A dry and warm winter lies ahead – so what do you need to prepare?
- The BOM long-range forecast predicts higher-than-average temperatures and lower-than-average rainfall this winter for much of Australia
- The possibility of El Niño and a positive Indian Ocean Dipole loom for winter
- By taking steps now, you can prepare your home and business for the risks a warmer, drier winter may bring.
After years of cooler and wetter conditions across Australia, the latest data from the Bureau of Meteorology (BOM) suggests that La Niña is now easing, and a shift towards an El Niño event is possible later this year.
So, what exactly do the next few months have in store? Here’s what you need know to help prepare yourself, your business, and your customers for the change in weather.
What’s the weather forecast for Australia this winter?
According to the latest climate outlooks from BOM, the coming months could be among the driest and warmest on record for this time of year. Here’s what you need to know:
- From May to July, warmer than average days are forecast, with above-average maximum temperatures very likely (above 80 per cent chance) for the southern two-thirds of Australia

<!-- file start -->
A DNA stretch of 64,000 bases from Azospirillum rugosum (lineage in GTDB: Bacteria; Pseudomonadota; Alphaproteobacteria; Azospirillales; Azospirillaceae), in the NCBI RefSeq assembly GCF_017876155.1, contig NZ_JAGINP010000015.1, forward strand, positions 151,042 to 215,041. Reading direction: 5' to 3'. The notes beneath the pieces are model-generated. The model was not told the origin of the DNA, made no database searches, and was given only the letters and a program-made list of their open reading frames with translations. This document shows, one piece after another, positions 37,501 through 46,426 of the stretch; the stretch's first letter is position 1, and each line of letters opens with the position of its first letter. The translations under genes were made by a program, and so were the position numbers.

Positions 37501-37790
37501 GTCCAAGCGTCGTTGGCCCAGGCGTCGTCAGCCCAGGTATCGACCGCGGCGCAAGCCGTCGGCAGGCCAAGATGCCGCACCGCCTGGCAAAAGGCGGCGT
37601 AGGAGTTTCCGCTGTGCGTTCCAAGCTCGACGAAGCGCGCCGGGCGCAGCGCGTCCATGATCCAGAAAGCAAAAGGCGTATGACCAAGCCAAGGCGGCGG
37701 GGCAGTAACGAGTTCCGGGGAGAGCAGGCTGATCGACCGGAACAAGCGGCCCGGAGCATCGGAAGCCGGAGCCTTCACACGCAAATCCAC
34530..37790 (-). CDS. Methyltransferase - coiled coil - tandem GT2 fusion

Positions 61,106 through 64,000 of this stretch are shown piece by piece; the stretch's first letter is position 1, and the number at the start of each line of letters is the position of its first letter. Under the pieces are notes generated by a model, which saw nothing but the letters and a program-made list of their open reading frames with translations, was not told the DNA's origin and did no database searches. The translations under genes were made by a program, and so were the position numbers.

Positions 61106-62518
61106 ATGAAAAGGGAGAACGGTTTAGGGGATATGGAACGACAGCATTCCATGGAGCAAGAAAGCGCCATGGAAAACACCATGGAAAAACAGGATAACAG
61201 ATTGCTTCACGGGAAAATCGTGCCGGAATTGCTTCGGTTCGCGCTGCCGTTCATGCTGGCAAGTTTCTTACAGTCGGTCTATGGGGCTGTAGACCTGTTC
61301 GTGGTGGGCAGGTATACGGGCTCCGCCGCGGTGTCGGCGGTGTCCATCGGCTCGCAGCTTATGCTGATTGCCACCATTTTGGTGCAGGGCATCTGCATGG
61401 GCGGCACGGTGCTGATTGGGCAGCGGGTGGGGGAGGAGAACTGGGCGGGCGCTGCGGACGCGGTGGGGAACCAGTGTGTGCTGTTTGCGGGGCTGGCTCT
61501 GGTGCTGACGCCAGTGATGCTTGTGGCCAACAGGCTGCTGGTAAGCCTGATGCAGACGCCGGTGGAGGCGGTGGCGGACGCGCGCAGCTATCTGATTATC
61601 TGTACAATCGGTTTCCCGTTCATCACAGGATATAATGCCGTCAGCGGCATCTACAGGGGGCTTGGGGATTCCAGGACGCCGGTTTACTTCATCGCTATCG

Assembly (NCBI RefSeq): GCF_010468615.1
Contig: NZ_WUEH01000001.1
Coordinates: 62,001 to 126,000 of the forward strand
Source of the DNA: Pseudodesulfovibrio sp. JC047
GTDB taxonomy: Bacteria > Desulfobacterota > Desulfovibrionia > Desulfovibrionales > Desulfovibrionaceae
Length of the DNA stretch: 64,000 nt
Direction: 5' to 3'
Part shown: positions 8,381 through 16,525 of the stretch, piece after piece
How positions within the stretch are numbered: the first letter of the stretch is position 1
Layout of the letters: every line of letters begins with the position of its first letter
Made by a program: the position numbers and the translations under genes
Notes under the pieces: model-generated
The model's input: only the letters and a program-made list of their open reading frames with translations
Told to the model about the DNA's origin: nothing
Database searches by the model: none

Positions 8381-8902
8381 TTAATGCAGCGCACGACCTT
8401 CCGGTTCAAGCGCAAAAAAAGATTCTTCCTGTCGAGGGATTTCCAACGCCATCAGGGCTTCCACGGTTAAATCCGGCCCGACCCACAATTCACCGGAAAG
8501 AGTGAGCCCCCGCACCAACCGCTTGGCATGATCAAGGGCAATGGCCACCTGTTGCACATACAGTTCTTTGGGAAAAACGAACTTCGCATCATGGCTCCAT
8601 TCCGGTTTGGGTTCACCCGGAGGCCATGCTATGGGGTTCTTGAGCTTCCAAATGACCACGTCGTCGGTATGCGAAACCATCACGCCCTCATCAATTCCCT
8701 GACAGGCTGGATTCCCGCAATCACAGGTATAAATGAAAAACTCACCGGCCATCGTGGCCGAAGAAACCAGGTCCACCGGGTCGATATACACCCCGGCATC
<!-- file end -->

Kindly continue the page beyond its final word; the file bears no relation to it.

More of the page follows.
- For most of inland northern and central Australia, the chances of above-average temperatures are also likely (60 to 80 per cent chance)1
- Most of the country is at least twice as likely to receive unusually low rainfall during the May to July period, amongst the driest 20 per cent of records for this time of the year
- It’s very likely (60 to 80 per cent chance) that most of Australia will see less rainfall than usual, excluding western Tasmania, coastal regions in Victoria and southern New South Wales, and north tropical regions of Queensland